Cloud Native Infrastructure with Kubernetes and Pulumi

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Kubernetes has quickly become the “gold standard” for running containers in production, spanning public, private, and hybrid cloud scenarios. It’s been remarkable to watch its explosive growth just this past year alone. Every cloud vendor now supports an easy-to-use managed Kubernetes solution — Google GKE, Azure AKS, and AWS AKS — making it easier than ever to start writing and deploying Kubernetes applications.

Pulumi for Kubernetes is a way to create, deploy, and manage Kubernetes applications using your favorite programming languages. that works across AWS, Azure, Google Cloud, OpenStack, and other clouds, now to Kubernetes and cloud native architectures. You can dive right in here and look at some powerful things Pulumi enables here.

Why Pulumi?

Kubernetes is essentially the “POSIX” for the cloud and unlocks the potential for a true cloud native development platform to be built on top. We at Pulumi are tremendously excited by this opportunity – it aligns perfectly with our vision for the future, and our language-driven and true platform approach.

Despite these advances, Kubernetes can still be intimidating to use. This is true for newcomers and experts alike. The use of YAML for configuration has led to the “Wall of YAML” problem, giving way to many quasi-languages, often rudimentary templating systems bolted on top of YAML. The lack of true end-to-end deployment support – including orchestrated rollouts, knowing when a deployment has completed successfully, or even managing resources outside of Kubernetes itself like databases, container registries, and other hosted services – has led to the “Mountains of Bash” problem. All aspects, from creation to deployment to management, can be difficult, particularly at scale.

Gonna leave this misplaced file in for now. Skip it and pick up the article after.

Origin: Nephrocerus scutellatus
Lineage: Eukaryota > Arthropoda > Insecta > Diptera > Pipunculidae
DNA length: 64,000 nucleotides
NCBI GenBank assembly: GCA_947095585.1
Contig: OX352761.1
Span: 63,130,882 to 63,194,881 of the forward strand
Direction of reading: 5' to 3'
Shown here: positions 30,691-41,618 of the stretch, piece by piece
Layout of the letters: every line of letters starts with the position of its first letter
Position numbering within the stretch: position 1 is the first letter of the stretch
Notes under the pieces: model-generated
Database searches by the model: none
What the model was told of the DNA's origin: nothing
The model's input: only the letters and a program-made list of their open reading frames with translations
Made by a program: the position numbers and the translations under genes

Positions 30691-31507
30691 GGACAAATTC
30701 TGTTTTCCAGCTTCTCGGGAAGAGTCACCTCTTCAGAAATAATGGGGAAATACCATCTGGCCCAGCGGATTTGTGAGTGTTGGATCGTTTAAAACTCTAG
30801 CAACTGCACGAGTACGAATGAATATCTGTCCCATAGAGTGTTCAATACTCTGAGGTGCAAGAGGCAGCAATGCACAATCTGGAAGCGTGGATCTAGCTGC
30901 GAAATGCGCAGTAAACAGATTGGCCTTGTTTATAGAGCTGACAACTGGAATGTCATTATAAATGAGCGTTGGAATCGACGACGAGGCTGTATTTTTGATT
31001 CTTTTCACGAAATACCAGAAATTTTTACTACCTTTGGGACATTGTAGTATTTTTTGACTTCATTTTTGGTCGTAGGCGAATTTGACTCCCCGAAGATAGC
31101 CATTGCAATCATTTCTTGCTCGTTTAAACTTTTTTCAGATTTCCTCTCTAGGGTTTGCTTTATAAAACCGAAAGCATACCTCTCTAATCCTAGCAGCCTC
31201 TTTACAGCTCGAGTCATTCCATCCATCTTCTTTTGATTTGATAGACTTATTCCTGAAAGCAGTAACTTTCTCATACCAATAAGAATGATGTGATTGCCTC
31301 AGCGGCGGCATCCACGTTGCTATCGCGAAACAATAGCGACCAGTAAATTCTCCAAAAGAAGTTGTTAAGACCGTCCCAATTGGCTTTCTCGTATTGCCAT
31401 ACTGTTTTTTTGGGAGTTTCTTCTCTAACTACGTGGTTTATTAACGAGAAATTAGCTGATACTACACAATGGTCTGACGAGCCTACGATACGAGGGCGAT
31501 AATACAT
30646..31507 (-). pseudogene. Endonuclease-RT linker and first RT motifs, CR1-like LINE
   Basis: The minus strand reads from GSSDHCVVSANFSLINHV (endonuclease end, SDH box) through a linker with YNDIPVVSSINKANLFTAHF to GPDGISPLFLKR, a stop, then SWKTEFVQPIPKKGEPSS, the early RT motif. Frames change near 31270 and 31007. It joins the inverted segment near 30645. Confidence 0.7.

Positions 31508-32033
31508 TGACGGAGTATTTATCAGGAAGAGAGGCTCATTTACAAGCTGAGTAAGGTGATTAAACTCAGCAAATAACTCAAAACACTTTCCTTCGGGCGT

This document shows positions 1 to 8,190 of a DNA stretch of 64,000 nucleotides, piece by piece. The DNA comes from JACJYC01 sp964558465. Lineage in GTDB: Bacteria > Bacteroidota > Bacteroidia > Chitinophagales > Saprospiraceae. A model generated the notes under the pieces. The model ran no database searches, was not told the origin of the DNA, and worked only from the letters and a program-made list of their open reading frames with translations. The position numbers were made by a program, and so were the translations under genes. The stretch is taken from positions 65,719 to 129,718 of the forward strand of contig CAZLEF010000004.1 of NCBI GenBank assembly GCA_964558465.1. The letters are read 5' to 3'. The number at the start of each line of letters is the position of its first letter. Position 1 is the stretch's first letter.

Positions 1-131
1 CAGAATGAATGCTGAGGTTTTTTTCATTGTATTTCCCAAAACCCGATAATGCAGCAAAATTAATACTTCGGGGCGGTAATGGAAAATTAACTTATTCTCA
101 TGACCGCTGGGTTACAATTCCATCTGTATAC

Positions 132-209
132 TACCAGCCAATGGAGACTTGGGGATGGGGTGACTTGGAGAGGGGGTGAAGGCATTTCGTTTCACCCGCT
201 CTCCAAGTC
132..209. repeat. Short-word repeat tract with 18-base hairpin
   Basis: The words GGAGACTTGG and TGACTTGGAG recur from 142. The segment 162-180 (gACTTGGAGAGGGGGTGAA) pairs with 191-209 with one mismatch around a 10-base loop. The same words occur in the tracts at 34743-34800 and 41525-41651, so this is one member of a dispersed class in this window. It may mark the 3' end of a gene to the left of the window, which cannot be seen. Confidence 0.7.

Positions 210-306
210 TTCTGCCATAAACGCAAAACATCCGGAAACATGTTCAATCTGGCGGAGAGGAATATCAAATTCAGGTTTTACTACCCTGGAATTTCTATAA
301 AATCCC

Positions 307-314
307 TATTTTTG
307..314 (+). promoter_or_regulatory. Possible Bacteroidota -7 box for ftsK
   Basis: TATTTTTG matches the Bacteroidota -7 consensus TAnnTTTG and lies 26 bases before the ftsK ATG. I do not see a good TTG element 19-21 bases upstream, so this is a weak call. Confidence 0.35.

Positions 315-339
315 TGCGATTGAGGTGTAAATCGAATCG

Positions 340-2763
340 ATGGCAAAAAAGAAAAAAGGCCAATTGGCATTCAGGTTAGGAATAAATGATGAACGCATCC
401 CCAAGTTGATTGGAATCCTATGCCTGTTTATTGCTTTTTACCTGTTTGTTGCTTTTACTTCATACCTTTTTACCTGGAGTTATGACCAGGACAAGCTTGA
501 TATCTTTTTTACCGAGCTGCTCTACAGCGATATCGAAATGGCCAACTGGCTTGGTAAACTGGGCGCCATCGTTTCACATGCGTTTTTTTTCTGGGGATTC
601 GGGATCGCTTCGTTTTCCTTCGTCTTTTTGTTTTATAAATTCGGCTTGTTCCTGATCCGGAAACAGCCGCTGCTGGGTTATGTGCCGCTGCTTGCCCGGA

We envision a future where all developers and DevOps engineers seamlessly leverage Kubernetes to program the cloud. To get there, we need to bring joy, ease of use, and simplicity to the entire Kubernetes software development lifecycle. We must eliminate toil and maximize productivity. This is precisely what Pulumi for Kubernetes aims to do.

Familiar Languages

Our favorite way to program Kubernetes is using TypeScript, as it delivers strong typing where possible and dynamic typing where needed. This delivers great IDE support out of the box, no matter your IDE of choice, complete with auto-completion, interactive documentation and error reporting, refactoring support, and more. The result is a radically improved inner development loop. In addition to TypeScript, JavaScript works too, and Python and Go are on the way.

Perhaps the best part of using a familiar language is instance access to an ecosystem of libraries. Any NPM module is an npm install away. And you can create your own libraries – classes to encapsulate full components, and functions to capture repeated patterns of code – helping to reduce boilerplate, maximize reuse and sharing, and make you more productive. The standard Kubernetes guestbook shrinks to a mere 20 lines of code thanks to abstraction!